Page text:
There are some things the training institution–whether full-time and residential, part-time/non-residential, with or without online components (I don’t really think any should be fully online)–must offer.  These include, but are not limited to:

  • Instruction by competent, properly qualified and experienced persons.
  • An appropriate balance between theoretical learning and practical application, including discernment concerning what knowledge is appropriate for which situations.
  • Adequate understanding of the Christian theological tradition, including the commonalities across and distinctives between denominations.
  • Reflection on how all of one’s learning is tied to, and will influence, the practice of the ministry to which s/he has been called and for which s/he is training.  Tying some portion of assessment to the ordination or licensing vows, or denominationally-mandated criteria, is helpful.
  • Exposure to, reflection on, and participation in, various forms of worship required and accepted by the denomination in which one is preparing for public ministry.
  • Diverse experiences of church (even within a denomination), usually accomplished by placements (“field education”, “internships”, “practicum”) to acquaint students with unfamiliar ecclesial settings and the variety of needs and demands they may encounter upon deployment.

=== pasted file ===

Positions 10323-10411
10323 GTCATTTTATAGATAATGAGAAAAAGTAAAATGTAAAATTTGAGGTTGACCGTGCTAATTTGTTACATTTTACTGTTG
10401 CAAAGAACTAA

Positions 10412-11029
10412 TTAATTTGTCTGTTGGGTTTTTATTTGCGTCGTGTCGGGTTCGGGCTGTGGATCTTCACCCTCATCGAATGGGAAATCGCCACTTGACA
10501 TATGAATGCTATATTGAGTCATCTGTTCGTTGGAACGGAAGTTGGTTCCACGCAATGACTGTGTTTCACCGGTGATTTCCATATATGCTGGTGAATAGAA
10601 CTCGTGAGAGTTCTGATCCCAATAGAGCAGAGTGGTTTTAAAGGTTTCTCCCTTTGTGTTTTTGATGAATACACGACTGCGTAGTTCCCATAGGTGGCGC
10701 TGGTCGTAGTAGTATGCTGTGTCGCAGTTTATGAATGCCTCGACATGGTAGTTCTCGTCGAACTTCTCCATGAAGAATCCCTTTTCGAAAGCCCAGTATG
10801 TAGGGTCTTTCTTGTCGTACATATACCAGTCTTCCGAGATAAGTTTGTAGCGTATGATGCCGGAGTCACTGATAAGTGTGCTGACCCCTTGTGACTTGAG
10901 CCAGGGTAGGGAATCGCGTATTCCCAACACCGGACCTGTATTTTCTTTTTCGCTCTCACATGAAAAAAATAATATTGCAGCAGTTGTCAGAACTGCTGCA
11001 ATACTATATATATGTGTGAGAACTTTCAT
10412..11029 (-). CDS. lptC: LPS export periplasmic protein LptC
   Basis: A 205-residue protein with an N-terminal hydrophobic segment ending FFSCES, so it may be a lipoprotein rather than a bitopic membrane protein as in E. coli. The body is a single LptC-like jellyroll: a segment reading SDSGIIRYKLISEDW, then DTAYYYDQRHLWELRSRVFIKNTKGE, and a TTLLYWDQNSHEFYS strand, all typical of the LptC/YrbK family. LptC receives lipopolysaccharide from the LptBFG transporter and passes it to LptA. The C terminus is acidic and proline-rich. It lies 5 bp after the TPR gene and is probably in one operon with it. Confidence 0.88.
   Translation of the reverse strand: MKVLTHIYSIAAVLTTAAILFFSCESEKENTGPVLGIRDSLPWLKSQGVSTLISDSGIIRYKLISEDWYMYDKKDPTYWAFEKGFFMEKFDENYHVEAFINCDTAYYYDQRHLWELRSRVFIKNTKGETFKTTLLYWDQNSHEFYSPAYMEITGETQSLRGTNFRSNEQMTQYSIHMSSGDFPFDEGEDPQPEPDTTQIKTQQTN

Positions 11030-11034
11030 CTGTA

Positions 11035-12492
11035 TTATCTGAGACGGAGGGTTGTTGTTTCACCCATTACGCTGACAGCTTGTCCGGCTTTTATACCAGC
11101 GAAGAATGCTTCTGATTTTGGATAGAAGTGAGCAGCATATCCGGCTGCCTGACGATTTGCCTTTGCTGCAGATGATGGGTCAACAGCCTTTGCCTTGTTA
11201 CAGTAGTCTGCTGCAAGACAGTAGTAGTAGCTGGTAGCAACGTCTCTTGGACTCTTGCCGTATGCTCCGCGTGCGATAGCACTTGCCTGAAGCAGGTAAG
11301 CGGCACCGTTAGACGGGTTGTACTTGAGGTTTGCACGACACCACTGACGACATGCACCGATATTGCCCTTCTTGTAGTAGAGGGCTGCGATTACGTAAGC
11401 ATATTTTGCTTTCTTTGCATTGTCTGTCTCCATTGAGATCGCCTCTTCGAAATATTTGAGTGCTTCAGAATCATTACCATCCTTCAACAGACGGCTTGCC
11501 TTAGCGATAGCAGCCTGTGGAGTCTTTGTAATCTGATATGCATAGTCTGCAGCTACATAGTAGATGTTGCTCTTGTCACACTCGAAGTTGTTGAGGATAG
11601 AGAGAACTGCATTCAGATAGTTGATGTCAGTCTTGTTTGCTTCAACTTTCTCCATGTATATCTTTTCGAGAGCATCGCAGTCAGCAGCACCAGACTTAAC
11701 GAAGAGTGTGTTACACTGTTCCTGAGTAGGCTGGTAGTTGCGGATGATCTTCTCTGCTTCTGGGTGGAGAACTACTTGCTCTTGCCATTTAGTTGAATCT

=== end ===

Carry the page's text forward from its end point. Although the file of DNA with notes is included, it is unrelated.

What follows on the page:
• Timely and useful feedback concerning academic achievement and personal development according to clearly-articulated criteria, consistently applied across the institution and adjusted appropriately for the stage of study.
  • Opportunities to develop collegial relationships with fellow students, instructors, and more senior clergy.
  • Properly accredited programs recognizable by and acceptable to any denominational authorites for whom the institution is training future ministers.

These are things which the institution must provide.  Additionally, it is desirable for an institution be able to at least direct people training for ordination to other things, such as:

  • Support for those with learning or physical challenges, so that the widest range of students may be accommodated.
  • Access to the print and electronic resources of an appropriate theological library, and communication with a qualified theological librarian.
  • Spiritual directors, retreats, and other opportunities for personal growth.
  • Experienced ministers willing to advise and mentor candidates for ordination.
  • Counseling services if appropriate.
  • Necessary training such as certifications of having passed training for diversity, child/vulnerable adult protection, or background checking.

This is the minimum necessary to provide a great student experience resulting in good beginning ministers, but it is often sorely lacking when “student experience” becomes the focus of the institution. But when we focus on the real end users of theological formation for public ministry–the laity in the pews and in the congregations–it will become evident why these things are more desperately needed than wonderful experiences of prayer and sharing within the seminary walls.